#11: Reader discussion
Why not let your readers do the work? Ask a question – and get them to answer it. These posts are often great for engagement, and they can also provide you with loads of new ideas.
Creating a checklist is a great way to produce a post that’s likely to be linked to, shared and bookmarked … without having to do much writing. You may even have checklists that you already use in your business that you could publish on your blog.
#13: Announcement or reminder
Obviously you don’t want to fill your blog with promotional content – there’s no faster way to turn readers off. However, it’s easy to fall into the trap of forgetting to mention your products / services. An occasional announcement (e.g. for a sale or new product) or reminder is definitely a good idea.
Borrowing from other people
#14: Quotes on a topic
Bring together a bunch of great quotes on a particular topic (it could be quite broad, like “writing advice” or even simply “inspiration”). If you’re struggling to write, this is a great way to put together a post: you’ll just need to add a brief introduction and conclusion.
#15: Reader’s comment
Perhaps one of your readers wrote a great comment that you want use to start off a post. It could be a question, a thought-provoking point, or a great piece of advice. By “promoting” their comment in this way, you show your potential customers that you really care about helping them.
Authors, bloggers, conference speakers and other experts in your field may well be willing to contribute to your blog. An easy way to make this work well for both them and you is to write a list of questions and get their answers.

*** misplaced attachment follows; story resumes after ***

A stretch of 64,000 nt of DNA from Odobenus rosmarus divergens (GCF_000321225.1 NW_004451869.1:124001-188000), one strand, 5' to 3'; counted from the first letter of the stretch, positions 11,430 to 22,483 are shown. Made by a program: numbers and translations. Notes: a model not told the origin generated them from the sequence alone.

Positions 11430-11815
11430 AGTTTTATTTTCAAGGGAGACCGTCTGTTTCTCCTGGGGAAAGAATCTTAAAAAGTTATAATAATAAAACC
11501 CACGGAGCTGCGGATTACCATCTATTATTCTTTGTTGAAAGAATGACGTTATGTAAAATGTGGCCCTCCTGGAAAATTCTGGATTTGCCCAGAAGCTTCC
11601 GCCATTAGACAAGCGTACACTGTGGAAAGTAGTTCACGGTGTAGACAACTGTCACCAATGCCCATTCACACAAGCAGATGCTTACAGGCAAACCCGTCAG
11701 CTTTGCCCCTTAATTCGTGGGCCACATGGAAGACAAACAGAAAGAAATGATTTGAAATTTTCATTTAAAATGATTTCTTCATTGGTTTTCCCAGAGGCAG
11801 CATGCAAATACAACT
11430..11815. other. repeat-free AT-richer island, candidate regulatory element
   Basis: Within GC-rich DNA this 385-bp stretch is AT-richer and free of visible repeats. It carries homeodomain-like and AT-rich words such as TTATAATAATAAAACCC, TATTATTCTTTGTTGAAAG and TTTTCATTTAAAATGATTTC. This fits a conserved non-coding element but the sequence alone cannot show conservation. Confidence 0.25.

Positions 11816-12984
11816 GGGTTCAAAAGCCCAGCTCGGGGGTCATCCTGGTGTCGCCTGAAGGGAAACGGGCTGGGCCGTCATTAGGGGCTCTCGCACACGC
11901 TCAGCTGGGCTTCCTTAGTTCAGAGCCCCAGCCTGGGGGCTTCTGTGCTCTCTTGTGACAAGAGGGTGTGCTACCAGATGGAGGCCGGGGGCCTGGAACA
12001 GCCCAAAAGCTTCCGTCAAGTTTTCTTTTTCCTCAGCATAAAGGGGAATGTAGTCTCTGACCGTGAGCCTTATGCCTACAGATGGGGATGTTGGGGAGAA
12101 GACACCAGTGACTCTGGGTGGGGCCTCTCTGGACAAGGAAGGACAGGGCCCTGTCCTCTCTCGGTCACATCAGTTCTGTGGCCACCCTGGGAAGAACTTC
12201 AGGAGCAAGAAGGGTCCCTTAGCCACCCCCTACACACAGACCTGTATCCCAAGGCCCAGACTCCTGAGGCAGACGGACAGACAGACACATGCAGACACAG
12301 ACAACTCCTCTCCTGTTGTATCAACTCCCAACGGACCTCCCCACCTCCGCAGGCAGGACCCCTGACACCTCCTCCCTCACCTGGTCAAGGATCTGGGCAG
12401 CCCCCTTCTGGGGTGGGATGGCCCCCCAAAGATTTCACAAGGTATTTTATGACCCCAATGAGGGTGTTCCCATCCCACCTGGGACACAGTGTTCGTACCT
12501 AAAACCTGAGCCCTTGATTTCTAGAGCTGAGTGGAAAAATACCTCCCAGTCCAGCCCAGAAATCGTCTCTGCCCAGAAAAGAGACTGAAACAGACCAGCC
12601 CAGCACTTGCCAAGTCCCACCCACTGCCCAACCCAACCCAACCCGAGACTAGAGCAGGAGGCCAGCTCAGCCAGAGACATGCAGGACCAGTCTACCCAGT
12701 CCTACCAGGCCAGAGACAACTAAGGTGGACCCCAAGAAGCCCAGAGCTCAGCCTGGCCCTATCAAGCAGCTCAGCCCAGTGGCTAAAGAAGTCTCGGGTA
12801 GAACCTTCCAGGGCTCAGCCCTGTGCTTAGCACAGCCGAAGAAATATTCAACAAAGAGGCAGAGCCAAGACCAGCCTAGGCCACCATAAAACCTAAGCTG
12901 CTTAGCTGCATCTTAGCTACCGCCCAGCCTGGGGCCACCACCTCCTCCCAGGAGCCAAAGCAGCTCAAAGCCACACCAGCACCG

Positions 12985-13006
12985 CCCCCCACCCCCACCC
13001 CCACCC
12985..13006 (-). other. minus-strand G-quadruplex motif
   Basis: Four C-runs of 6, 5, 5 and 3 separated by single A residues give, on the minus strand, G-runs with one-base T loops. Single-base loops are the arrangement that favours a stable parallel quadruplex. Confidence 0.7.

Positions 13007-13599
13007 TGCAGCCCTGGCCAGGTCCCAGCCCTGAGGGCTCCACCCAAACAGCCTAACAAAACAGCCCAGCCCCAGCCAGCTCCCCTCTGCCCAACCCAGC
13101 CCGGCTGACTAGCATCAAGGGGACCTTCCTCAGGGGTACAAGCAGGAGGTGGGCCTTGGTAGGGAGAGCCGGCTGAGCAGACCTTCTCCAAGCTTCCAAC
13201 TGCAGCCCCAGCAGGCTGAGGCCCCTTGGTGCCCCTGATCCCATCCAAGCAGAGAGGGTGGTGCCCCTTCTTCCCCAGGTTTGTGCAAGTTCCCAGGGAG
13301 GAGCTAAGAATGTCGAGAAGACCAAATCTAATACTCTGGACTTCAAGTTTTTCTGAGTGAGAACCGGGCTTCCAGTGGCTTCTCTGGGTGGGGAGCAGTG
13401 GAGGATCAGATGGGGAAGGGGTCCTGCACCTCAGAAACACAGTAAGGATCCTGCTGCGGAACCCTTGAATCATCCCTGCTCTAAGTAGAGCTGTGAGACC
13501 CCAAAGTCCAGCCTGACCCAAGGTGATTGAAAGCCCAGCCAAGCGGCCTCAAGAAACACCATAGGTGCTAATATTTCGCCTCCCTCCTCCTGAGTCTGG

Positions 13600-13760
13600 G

Sometimes, you’ll want to shake things up with a different look at things. These types of post are often full of energy, and can become very popular.
#17: Unusual perspective
Take on a different perspective – perhaps that of a child, a Martian, or even an inanimate object – then write about a fairly familiar topic. This can make for a thought-provoking and refreshingly different post.
#18: Personal story
Tell a story about yourself. It doesn’t necessarily have to be closely connected to your business – the point here is to give readers a glimpse into your life. You may want to use the story to start your post, then discuss the broader implications of it.
#19: Letter to your younger self
What do you wish you’d known when you started out in your industry? Write a letter to your younger self – it’s a great way to help readers with problems they might not even realise they’re facing.
Example: Six Inspiring Experts Answer Five Questions on Writing and Blogging (question #3)
#20: What not to do
If you want to have a bit of fun, write an anti-advice post: think along the lines of how to lose friends and alienate people instead of how to win friends and influence people. To get it right, readers simply need to do the opposite of what you suggest.
Example: Top 10: Fastest Ways to Get Fat
Perhaps everyone in your corner of the blogging world has jumped onto the same bandwagon, but you disagree. Write a post explaining why they’re wrong. (Depending on the tone of your blog, you could do this gently or not…)
Hopefully this list has sparked off some great ideas for you! And if you want a bit of extra help with some of these – plus a few extras – check out our post on 8 Under-Used Blog Post Structures.